In 2010, James Anaya, a United Nations Special Rapporteur, found the Emergency Response to be racially discriminating and infringe on the human rights of Aboriginal people in the Northern Territory.[14] Anaya acknowledged that emergency action was needed but said that measures like banning alcohol and pornography and quarantining a percentage of welfare income for the purchase of essential goods represented a limitation on "individual autonomy".[15]

Organisations such as Australians for Native Title and Reconciliation (ANTaR) have argued that breaching the Racial Discrimination Act is not necessary in order to protect the children in the affected areas.[16]

Consultation[edit]

More generally, a lack of consultation with Aboriginal community leaders is often cited by critics of the response,[17] alongside the fact that the action addresses very few of the specific recommendations contained in the Little Children are Sacred Report, while introducing many measures not suggested in the Report.

While finding some support among organisations like the Australian Greens, Anaya's Report was widely condemned in Australia, with the Rudd Government's Indigenous Affairs Minister, Jenny Macklin, saying that her duty to protect the rights of children was paramount. Opposition Spokesman Tony Abbott queried whether Anaya had adequately consulted with people who had lived through the intervention; indigenous activist Warren Mundine said the report should be "binned" and Central Australian Aboriginal leader Bess Price criticised the UN for not sending a female reporter and said that Anaya had been led around by opponents of the intervention to meet with opponents of the intervention.[18][19]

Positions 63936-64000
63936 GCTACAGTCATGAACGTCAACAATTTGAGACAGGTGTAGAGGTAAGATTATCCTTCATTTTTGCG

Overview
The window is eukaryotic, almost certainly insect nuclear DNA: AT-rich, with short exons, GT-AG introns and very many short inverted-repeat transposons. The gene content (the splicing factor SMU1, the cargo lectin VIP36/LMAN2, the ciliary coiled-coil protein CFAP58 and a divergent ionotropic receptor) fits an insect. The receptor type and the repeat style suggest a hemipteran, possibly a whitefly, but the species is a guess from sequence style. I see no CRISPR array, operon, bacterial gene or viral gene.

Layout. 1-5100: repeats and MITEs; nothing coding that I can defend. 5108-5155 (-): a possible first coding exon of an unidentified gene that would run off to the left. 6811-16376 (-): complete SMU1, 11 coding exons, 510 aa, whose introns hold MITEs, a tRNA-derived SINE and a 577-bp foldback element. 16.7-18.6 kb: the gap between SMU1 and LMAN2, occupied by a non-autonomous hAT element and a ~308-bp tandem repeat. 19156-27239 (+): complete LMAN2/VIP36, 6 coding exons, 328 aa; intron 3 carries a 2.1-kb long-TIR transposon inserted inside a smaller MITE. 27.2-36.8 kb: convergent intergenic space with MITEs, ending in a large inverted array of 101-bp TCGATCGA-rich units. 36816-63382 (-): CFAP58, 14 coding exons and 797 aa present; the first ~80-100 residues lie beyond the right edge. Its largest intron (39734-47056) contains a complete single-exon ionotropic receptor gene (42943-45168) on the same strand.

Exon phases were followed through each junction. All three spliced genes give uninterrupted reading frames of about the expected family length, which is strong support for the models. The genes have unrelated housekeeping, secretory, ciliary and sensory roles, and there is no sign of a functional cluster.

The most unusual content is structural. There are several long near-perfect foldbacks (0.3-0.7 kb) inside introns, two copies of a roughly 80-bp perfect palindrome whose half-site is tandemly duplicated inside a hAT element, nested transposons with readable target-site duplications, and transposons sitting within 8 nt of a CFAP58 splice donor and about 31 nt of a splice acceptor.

Criticism[edit]

The intervention in the Northern Territory has come under fire by a variety of groups. Claims made by critics of the intervention are as follows:

  • In 1999, a report titled Violence in Indigenous Communities was prepared by Dr Paul Memmott, but was suppressed until 2001 and not acted upon.[20]
  • An inter-governmental summit on violence and child abuse was held in 2006. This pointed to the cost and blame shifting that characterised federal-territory and state relations, but no further action was taken.[20]
  • The United Nations expressed concern over the suspension of the Racial Discrimination Act, writing to Prime Minister Kevin Rudd in March 2009 following a complaint made to the UN by a collective of Aboriginal communities.[21]

A delegation of Northern Territory Aboriginal leaders met with the UN High Commissioner for Human Rights, Navi Pillay at Charles Darwin University in May 2011. The delegation stated that the situation had deteriorated under the intervention. There is greater discrimination against them, Ms Pillay said they told her. Firstly, they said there's been an intervention and it started off badly without them being consulted, and secondly, there is insufficient respect for their land, she said. The delegation said Aboriginal people were under pressure from the Gillard government to sign leases over land they already own. They see that as a land grab, Ms Pillay said.[22]